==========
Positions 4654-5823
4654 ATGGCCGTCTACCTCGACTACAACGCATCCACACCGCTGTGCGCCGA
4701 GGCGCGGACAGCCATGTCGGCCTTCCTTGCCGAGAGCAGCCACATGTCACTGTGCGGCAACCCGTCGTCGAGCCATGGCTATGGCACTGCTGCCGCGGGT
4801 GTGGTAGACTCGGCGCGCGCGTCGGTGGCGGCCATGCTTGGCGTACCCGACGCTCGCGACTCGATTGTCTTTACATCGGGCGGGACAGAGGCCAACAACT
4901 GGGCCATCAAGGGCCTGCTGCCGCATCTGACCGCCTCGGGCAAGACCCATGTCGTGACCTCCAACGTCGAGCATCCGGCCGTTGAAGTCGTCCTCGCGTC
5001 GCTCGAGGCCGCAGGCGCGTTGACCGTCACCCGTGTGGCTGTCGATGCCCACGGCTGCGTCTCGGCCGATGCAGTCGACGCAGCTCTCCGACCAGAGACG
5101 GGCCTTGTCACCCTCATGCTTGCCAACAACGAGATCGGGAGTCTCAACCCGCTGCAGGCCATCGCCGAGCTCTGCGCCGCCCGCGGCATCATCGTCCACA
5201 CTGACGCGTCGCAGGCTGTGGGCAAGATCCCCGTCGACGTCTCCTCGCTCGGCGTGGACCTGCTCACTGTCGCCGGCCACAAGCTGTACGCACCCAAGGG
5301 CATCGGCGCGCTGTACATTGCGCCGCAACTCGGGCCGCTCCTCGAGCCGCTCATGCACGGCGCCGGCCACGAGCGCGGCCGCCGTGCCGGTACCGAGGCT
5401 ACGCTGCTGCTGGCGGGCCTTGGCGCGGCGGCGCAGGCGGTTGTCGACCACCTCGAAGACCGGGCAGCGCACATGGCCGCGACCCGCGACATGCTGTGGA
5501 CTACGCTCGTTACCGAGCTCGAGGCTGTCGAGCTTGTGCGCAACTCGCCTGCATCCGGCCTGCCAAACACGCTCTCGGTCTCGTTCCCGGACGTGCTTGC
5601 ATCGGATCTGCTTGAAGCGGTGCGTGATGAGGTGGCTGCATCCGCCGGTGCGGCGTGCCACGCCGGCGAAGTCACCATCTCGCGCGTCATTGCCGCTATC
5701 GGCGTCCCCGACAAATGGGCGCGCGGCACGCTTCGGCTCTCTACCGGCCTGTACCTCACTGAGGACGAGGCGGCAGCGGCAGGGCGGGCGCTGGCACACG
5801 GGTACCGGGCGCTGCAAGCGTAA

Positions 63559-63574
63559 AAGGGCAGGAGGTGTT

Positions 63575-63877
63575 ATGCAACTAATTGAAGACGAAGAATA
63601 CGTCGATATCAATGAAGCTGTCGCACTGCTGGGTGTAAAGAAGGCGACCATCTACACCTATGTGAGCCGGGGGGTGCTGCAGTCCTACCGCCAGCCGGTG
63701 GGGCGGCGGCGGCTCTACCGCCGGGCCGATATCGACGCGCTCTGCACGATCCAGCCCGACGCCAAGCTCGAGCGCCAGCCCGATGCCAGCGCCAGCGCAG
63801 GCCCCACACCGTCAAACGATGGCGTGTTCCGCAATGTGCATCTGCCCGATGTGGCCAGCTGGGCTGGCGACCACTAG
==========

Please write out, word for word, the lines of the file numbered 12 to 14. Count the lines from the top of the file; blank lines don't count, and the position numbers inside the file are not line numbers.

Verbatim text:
5601 ATCGGATCTGCTTGAAGCGGTGCGTGATGAGGTGGCTGCATCCGCCGGTGCGGCGTGCCACGCCGGCGAAGTCACCATCTCGCGCGTCATTGCCGCTATC
5701 GGCGTCCCCGACAAATGGGCGCGCGGCACGCTTCGGCTCTCTACCGGCCTGTACCTCACTGAGGACGAGGCGGCAGCGGCAGGGCGGGCGCTGGCACACG
5801 GGTACCGGGCGCTGCAAGCGTAA